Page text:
PHP Code:
    ...
    function 
    GetFile() {
    // return the class property holding filename
    }
    ... 
    class method yourself; If you're using a Getter you only need to make a change to your class in one place.

    Hope this makes some sense ?

    But to the matter if you actually should use Getters and Setters, this is down to yourself; There is nothing written in stone as far as OOP goes to say you've got to use them

  7. #7
    o_O O_o BlueFire2k5's Avatar
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    Hm. Would that not make the code a little bit inflated if you use a large class with many different variables?

    Also, it's nice to have a php editor with search and replace capabilities.

  8. #8
    SitePoint Addict thoresson's Avatar
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    After your help, I now have a slightly remade class:

    PHP Code:
    class Configuration 
        

        var 
    $configurationFile
        
        function 
    Configuration($configFile
        { 
            
    $this->choose($configFile); 
        } 
        
        function 
    choose($configFile
        { 
            
    $this->configFile $configFile
        }
        
        function 
    getFile()
        {
            Return 
    $this->configFile;
        }
        
        
    // Working methods start here
        
        
    function read() 
        { 
            Return 
    parse_ini_file($this->getFile(), TRUE); 
        } 
        
        function 
    write($changedConfigValues
        { 
            
    $fp fopen($this->getFile(), "r" );//open file 
            
    $contents fread($fpfilesize($this->getFile()));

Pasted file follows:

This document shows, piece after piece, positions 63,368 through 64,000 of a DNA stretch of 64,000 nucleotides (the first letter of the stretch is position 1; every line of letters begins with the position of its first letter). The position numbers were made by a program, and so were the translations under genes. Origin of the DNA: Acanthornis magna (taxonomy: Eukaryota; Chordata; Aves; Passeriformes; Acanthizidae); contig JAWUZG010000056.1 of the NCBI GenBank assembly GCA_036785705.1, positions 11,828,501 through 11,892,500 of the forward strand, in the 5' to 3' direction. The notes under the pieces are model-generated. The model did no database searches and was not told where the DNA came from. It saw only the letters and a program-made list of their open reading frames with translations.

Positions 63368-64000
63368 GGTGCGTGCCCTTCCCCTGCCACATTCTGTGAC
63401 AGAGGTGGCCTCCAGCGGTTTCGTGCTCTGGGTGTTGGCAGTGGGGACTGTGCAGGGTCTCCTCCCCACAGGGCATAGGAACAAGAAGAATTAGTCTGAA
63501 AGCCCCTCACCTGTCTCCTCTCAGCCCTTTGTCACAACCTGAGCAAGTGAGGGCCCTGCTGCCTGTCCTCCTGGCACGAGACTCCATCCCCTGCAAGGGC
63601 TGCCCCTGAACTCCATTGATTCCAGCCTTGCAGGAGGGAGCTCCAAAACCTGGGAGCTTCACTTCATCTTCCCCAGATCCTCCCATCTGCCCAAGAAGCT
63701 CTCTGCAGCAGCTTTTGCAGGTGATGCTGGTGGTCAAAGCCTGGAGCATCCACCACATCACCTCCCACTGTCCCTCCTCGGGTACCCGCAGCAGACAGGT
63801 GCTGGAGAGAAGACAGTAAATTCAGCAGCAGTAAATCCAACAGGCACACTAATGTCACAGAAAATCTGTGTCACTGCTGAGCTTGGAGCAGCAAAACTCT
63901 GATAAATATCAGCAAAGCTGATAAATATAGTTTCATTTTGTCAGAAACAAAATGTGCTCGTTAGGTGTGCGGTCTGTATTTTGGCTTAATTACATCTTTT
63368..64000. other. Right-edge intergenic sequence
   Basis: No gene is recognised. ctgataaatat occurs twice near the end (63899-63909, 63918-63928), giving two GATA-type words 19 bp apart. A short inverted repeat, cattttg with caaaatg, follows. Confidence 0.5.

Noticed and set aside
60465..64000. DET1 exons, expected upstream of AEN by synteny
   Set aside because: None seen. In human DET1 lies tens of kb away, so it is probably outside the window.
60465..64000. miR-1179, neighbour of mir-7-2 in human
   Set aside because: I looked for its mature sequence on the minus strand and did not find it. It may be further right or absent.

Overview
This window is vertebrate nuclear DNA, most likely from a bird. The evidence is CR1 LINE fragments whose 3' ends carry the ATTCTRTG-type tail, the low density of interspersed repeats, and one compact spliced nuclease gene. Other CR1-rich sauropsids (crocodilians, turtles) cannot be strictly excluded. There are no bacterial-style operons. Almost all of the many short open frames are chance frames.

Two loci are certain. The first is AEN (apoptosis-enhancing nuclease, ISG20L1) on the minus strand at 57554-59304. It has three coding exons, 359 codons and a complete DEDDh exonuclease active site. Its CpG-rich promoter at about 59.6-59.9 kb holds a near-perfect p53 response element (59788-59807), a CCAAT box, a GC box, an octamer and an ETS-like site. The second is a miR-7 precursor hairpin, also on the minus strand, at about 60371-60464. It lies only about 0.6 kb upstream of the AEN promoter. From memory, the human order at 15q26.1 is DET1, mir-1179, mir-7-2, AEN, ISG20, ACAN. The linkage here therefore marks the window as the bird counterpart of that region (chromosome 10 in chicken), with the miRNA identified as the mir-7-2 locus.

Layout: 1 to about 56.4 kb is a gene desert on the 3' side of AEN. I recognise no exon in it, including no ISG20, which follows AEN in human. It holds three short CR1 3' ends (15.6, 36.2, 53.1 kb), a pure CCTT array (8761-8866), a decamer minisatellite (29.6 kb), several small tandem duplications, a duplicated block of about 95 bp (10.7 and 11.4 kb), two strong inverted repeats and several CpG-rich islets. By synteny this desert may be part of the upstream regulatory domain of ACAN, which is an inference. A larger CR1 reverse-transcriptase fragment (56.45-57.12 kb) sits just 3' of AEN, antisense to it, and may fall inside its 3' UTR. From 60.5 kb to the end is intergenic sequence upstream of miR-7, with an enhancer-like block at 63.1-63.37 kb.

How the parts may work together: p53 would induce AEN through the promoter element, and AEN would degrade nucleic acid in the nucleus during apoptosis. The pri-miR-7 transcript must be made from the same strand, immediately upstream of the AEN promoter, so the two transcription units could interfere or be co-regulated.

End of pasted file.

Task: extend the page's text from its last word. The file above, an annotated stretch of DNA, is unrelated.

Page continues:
fclose($fp); 
        
            foreach (
    $changedConfigValues as $oldConfigValue => $newConfigValue
            { 
                
    $contents str_replace("$oldConfigValue""$newConfigValue"$contents);
            } 
        
            
    $fp fopen($this->getFile(), "w" ); 
            
    fwrite($fp$contents); 
            
    fclose($fp); 
        } 

    I use it this way:

    PHP Code:
    <?php

    include ("configuration.class.php");
    $config = new Configuration("settings.ini");
    $settings $config->read();
    ?>
    <form method="post" action="configupdate.php">
    <?php
    foreach ($settings as $setting => $values)
    {
        
    ?>
        <b><?php echo $setting?></b>
        <br>
        <?php foreach ($values as $setting => $value)
        {
            echo 
    $setting;
            
    ?>
            <input name="newValues[]" type="text" value="<?php echo $value?>">
            <input name="oldValues[]" type="hidden" value="<?php echo $value?>">
            <input name="settings[]" type="hidden" value="<?php echo $setting?>">
            <br>
            <?php 
        
    }
    }
    ?>
    <input type="submit">
    </form>
    And on the "recieving" end:
    PHP Code:
    <?php

    include ("configuration.class.php");
    $config = new Configuration("settings.ini");
    $repeat count ($_POST['newValues']);
    $settings $_POST['settings'];
    $oldValues $_POST['oldValues'];
    $newValues $_POST['newValues'];
    --
    $repeat;
    for (
    $i 0$i <= $repeat$i++)
    {
        if (
    $oldValues[$i] != $newValues[$i])
        {
            
    $arrayName $settings[$i] . " = " $oldValues[$i];
            
    $arrayValue $settings[$i] . " = " $newValues[$i];
            
    $changedValues[$arrayName] = $arrayValue;
        }
    }

    $config -> write($changedValues);
            
    ?>
    Changes saved!
    Any obvious mistakes?

    //Anders

  9. #9
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    Would that not make the code a little bit inflated if you use a large class with many different variables?
    Not if you've designed the class well ? The whole point of OOP is that you encapsulate one very specific task within a class and nothing more; No frills and spills folks

    If you have a class and you think for one minute that it is going to be bloated then break it in down again;

    Software Layering and encapsulation is never easy though; A concept I have issue's with myself still

    But that is what you've got to do, then it's got to be done as I see it.

  10. #10
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    Any obvious mistakes?
    Umm.... Looking briefly it looks clean enough and it does it's purpose well yes ?

    Not bad actually